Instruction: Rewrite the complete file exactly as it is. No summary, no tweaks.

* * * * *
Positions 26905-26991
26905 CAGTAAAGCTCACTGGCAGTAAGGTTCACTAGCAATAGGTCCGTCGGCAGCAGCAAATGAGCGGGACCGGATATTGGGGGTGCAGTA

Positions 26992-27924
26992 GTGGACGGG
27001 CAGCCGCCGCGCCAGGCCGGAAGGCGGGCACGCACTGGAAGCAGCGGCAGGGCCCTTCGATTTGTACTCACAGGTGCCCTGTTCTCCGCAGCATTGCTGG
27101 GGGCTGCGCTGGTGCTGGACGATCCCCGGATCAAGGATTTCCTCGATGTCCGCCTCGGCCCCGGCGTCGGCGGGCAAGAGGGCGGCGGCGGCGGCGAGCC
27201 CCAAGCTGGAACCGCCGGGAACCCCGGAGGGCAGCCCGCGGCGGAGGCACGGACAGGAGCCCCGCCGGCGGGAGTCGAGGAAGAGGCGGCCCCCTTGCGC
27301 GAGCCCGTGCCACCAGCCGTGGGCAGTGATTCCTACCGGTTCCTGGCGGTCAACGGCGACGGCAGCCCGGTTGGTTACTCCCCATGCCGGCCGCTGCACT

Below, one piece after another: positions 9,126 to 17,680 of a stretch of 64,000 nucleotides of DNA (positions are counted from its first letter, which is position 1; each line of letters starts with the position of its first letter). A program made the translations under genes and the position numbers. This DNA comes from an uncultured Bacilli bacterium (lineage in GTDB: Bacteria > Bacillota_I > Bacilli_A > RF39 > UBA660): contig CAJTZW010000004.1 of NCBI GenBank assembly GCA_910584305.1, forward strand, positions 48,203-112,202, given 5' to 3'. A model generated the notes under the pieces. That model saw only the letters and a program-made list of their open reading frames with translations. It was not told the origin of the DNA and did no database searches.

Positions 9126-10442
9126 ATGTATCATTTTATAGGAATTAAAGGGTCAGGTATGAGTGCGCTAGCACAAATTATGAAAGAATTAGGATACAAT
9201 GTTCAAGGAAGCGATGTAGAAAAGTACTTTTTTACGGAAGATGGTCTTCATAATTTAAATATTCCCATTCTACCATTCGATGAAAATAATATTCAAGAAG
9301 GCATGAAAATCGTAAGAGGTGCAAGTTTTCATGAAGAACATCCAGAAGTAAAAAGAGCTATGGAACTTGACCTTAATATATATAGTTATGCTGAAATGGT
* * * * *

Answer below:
Positions 26905-26991
26905 CAGTAAAGCTCACTGGCAGTAAGGTTCACTAGCAATAGGTCCGTCGGCAGCAGCAAATGAGCGGGACCGGATATTGGGGGTGCAGTA

Positions 26992-27924
26992 GTGGACGGG
27001 CAGCCGCCGCGCCAGGCCGGAAGGCGGGCACGCACTGGAAGCAGCGGCAGGGCCCTTCGATTTGTACTCACAGGTGCCCTGTTCTCCGCAGCATTGCTGG
27101 GGGCTGCGCTGGTGCTGGACGATCCCCGGATCAAGGATTTCCTCGATGTCCGCCTCGGCCCCGGCGTCGGCGGGCAAGAGGGCGGCGGCGGCGGCGAGCC
27201 CCAAGCTGGAACCGCCGGGAACCCCGGAGGGCAGCCCGCGGCGGAGGCACGGACAGGAGCCCCGCCGGCGGGAGTCGAGGAAGAGGCGGCCCCCTTGCGC
27301 GAGCCCGTGCCACCAGCCGTGGGCAGTGATTCCTACCGGTTCCTGGCGGTCAACGGCGACGGCAGCCCGGTTGGTTACTCCCCATGCCGGCCGCTGCACT

Below, one piece after another: positions 9,126 to 17,680 of a stretch of 64,000 nucleotides of DNA (positions are counted from its first letter, which is position 1; each line of letters starts with the position of its first letter). A program made the translations under genes and the position numbers. This DNA comes from an uncultured Bacilli bacterium (lineage in GTDB: Bacteria > Bacillota_I > Bacilli_A > RF39 > UBA660): contig CAJTZW010000004.1 of NCBI GenBank assembly GCA_910584305.1, forward strand, positions 48,203-112,202, given 5' to 3'. A model generated the notes under the pieces. That model saw only the letters and a program-made list of their open reading frames with translations. It was not told the origin of the DNA and did no database searches.

Positions 9126-10442
9126 ATGTATCATTTTATAGGAATTAAAGGGTCAGGTATGAGTGCGCTAGCACAAATTATGAAAGAATTAGGATACAAT
9201 GTTCAAGGAAGCGATGTAGAAAAGTACTTTTTTACGGAAGATGGTCTTCATAATTTAAATATTCCCATTCTACCATTCGATGAAAATAATATTCAAGAAG
9301 GCATGAAAATCGTAAGAGGTGCAAGTTTTCATGAAGAACATCCAGAAGTAAAAAGAGCTATGGAACTTGACCTTAATATATATAGTTATGCTGAAATGGT